I recently attended a think tank put on by the Society for Marketing of Professional Services Educational Foundation. (If you are not familiar with SMPS, it’s a professional association focused on the Architecture, Engineering and Construction industries.) There was a panel discussion of CEOs from progressive firms across the country. One of the topics of spirited discussion was how much you should listen to what clients say they want. The moderator quoted from our new book Spiraling Up, “Buyers want what buyers want, not what is easiest for you.”

This position was in contrast to “telling the client what they need,” which was advocated by a couple of panelists. So which is it? Do what the client tells you to do, or insist on a solution that you think, in your professional opinion, is better.

The true answer is “yes” to both. I think some of the confusion comes from a failure to appreciate that there are three distinct types of client needs. If you neglect any one of them you are short-changing both the client and your firm.

Three Types of Client Needs

There are three different types of needs that clients have. Most engagements involve a mix of two and sometimes all three.

  1. Stated Needs
    This is the easiest-to-understand expression of needs. It’s what the prospective client says they want. Think RFP requirements or client statements of need. If the professional service you are providing is routine, reoccurring or becoming commoditized, you will encounter a lot of these stated needs. It doesn’t take long to learn that you ignore these at your own peril. But, there are two glaring problems with relying on stated needs alone. First, something important always gets left out. Second, sometimes potential clients ask for the wrong solution. These shortcomings set the stage for the second type of need.
  2. Unarticulated Needs
    These are the client’s needs that never end up on the RFP. Sometimes it’s because they are too politically sensitive or embarrassing to put on paper. Other times, it’s because the client is unfamiliar with what is the right way to solve a problem, so they inadvertently ask for the wrong service. Addressing unarticulated needs is clearly more sensitive. If your comfort level and relationship with the client is strong enough, you can have a frank discussion about alternative approaches. Sadly, that’s not always possible. Many procurement situations discourage such a dialog. You may have to respond to the stated needs and offer alternatives that can be discussed as you develop trust over the course of an engagement. Perhaps the least effective approach is to simply do what you are told and stand by as bad things happen.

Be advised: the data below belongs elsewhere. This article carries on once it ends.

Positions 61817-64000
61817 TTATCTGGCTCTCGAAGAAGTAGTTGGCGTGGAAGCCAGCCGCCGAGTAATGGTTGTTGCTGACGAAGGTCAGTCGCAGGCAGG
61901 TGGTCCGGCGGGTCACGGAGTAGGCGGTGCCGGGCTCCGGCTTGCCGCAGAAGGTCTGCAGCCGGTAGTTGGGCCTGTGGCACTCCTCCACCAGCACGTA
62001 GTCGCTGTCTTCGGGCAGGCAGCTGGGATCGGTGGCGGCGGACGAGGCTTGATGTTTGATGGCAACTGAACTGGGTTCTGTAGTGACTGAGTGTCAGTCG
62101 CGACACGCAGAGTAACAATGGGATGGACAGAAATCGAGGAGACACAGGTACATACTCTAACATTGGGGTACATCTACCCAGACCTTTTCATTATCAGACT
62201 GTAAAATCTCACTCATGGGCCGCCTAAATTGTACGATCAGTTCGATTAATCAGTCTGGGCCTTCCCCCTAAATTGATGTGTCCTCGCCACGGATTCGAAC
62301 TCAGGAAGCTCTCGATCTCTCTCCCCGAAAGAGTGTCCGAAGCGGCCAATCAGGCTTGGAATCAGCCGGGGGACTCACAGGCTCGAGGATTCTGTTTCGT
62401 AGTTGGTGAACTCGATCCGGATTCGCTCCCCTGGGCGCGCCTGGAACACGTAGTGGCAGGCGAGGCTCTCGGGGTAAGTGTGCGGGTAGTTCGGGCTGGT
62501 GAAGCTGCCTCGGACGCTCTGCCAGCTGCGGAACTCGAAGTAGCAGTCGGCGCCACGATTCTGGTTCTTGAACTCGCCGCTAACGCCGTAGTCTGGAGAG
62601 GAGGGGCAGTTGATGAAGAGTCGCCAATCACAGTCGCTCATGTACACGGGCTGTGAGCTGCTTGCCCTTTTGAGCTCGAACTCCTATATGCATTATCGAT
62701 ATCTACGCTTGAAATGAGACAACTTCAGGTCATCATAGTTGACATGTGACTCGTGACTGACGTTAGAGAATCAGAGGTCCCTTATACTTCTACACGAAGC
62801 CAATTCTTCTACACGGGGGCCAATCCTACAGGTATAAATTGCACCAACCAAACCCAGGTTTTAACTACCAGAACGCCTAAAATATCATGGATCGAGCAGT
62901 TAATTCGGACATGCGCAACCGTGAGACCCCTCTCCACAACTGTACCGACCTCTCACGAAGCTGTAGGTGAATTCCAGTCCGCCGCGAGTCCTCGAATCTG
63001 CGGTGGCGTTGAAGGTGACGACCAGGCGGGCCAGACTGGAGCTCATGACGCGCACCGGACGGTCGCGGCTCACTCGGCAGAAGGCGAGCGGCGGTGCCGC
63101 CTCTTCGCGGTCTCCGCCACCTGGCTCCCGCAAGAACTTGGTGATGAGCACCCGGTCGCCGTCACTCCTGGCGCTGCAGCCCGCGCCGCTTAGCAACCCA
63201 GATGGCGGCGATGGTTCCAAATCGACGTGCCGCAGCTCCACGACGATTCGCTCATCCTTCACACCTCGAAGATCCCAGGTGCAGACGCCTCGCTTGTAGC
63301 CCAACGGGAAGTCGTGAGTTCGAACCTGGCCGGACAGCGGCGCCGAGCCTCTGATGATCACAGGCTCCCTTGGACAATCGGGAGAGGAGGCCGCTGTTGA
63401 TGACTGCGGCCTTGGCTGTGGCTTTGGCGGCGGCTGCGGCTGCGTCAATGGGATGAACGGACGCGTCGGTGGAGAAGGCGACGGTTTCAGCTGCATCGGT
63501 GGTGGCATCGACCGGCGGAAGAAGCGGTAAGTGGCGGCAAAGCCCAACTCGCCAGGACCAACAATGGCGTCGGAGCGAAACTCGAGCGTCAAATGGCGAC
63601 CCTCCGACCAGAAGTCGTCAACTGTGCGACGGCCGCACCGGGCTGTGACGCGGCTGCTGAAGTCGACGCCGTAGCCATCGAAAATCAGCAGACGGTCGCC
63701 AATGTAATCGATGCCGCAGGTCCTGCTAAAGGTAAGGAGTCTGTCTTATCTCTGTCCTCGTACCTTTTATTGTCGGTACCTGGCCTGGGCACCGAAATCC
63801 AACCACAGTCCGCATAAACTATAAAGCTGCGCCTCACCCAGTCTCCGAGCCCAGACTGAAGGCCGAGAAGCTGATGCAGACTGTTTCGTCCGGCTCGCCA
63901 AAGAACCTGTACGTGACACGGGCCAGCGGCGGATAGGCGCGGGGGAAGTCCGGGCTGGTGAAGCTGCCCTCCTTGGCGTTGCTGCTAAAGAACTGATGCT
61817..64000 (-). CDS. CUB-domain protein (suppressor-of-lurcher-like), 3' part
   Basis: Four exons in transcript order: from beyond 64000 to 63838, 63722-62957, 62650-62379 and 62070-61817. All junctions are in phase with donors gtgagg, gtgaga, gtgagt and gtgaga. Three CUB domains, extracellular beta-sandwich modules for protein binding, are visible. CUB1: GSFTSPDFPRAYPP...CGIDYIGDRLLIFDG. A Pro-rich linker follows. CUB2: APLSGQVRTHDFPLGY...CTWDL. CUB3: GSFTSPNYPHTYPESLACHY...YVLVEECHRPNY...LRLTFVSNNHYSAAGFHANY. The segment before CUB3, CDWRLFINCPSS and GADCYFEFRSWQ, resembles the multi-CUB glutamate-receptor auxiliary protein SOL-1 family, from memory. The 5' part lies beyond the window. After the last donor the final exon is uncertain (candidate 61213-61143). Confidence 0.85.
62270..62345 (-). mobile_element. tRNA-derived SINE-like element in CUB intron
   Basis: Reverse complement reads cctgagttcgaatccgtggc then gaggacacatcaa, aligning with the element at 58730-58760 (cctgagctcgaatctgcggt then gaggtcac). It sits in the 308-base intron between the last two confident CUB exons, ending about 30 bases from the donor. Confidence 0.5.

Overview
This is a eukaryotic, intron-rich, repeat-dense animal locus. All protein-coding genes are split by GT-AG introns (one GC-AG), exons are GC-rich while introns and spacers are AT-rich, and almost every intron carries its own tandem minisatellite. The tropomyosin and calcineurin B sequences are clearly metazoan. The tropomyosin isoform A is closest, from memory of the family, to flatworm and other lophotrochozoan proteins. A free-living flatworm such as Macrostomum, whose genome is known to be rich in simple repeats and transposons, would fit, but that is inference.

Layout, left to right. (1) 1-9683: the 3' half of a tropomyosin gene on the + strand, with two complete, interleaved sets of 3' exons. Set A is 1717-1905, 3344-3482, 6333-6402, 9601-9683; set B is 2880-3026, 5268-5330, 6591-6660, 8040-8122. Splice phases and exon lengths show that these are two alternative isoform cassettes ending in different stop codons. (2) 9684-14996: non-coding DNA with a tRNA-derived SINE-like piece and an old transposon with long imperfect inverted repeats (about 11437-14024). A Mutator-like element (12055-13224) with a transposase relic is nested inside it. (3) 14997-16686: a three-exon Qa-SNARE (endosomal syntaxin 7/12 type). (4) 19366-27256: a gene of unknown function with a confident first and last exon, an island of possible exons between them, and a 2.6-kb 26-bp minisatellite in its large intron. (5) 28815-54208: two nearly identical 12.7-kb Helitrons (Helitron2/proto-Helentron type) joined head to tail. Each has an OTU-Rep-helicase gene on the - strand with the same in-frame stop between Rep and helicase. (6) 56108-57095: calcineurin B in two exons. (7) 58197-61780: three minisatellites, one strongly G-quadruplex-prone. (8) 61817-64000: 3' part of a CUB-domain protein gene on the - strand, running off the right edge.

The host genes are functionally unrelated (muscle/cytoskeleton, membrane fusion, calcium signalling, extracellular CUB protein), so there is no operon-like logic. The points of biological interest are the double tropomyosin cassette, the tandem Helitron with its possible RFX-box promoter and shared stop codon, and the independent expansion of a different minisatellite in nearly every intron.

3. Unknown Needs
    You’ll never get an RFP for an unknown need! These are the additional services that your prospective client could use but they haven’t asked for. Or sometimes they are things the client must eventually do (e.g., a new mandatory regulation) but they don’t know it yet. Or they may be opportunities with a great upside but the client is unaware of their existence. These unknown needs require a completely different approach. You first need to educate the client about the problem or opportunity, and then provide case studies or other examples that illustrate how you can solve these problems. While more effort is required, the reward is also greater. These sorts of needs are not yet commodity fodder so competition is less and margins fatter. Clients are also likely to be more appreciative of your efforts and the potential for referrals increases.


A Delicate Balance

So how do you balance all of these conflicting needs? Not so easy, to be sure. But perhaps by identifying these three types of needs and understanding how each is best approached it will make the task a wee bit simpler. There is a time and place for each: to simply do what is asked of you, to provide alternatives and to confront the client with problems and opportunities they are unaware of. Be clear about which you are in at all times.